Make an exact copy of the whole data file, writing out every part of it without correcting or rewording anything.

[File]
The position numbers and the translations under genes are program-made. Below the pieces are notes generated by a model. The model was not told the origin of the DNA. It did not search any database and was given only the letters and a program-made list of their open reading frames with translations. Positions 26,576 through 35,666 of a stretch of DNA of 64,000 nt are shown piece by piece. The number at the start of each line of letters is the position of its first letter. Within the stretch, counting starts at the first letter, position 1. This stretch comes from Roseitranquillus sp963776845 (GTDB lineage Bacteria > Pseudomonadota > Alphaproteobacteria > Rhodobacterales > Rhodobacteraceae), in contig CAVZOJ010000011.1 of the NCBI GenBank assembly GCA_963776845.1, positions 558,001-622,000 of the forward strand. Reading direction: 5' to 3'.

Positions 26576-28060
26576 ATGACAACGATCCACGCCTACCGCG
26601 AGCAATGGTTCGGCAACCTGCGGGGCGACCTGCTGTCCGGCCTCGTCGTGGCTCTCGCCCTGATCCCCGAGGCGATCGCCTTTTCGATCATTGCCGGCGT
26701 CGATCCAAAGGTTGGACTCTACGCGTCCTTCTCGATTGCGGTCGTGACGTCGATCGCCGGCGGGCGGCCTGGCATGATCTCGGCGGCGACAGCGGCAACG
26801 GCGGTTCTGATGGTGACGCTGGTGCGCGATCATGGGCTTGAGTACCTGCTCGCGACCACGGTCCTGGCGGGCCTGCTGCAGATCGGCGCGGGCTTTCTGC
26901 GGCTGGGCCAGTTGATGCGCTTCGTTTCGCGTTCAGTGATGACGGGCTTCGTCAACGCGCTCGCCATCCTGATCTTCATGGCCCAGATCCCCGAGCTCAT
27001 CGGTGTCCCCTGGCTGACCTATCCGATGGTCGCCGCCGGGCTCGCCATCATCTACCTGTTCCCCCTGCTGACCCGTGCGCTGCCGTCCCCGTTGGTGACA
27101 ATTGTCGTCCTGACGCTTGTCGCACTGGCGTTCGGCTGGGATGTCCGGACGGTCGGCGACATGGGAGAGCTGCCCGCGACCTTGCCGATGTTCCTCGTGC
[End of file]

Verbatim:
The position numbers and the translations under genes are program-made. Below the pieces are notes generated by a model. The model was not told the origin of the DNA. It did not search any database and was given only the letters and a program-made list of their open reading frames with translations. Positions 26,576 through 35,666 of a stretch of DNA of 64,000 nt are shown piece by piece. The number at the start of each line of letters is the position of its first letter. Within the stretch, counting starts at the first letter, position 1. This stretch comes from Roseitranquillus sp963776845 (GTDB lineage Bacteria > Pseudomonadota > Alphaproteobacteria > Rhodobacterales > Rhodobacteraceae), in contig CAVZOJ010000011.1 of the NCBI GenBank assembly GCA_963776845.1, positions 558,001-622,000 of the forward strand. Reading direction: 5' to 3'.

Positions 26576-28060
26576 ATGACAACGATCCACGCCTACCGCG
26601 AGCAATGGTTCGGCAACCTGCGGGGCGACCTGCTGTCCGGCCTCGTCGTGGCTCTCGCCCTGATCCCCGAGGCGATCGCCTTTTCGATCATTGCCGGCGT
26701 CGATCCAAAGGTTGGACTCTACGCGTCCTTCTCGATTGCGGTCGTGACGTCGATCGCCGGCGGGCGGCCTGGCATGATCTCGGCGGCGACAGCGGCAACG
26801 GCGGTTCTGATGGTGACGCTGGTGCGCGATCATGGGCTTGAGTACCTGCTCGCGACCACGGTCCTGGCGGGCCTGCTGCAGATCGGCGCGGGCTTTCTGC
26901 GGCTGGGCCAGTTGATGCGCTTCGTTTCGCGTTCAGTGATGACGGGCTTCGTCAACGCGCTCGCCATCCTGATCTTCATGGCCCAGATCCCCGAGCTCAT
27001 CGGTGTCCCCTGGCTGACCTATCCGATGGTCGCCGCCGGGCTCGCCATCATCTACCTGTTCCCCCTGCTGACCCGTGCGCTGCCGTCCCCGTTGGTGACA
27101 ATTGTCGTCCTGACGCTTGTCGCACTGGCGTTCGGCTGGGATGTCCGGACGGTCGGCGACATGGGAGAGCTGCCCGCGACCTTGCCGATGTTCCTCGTGC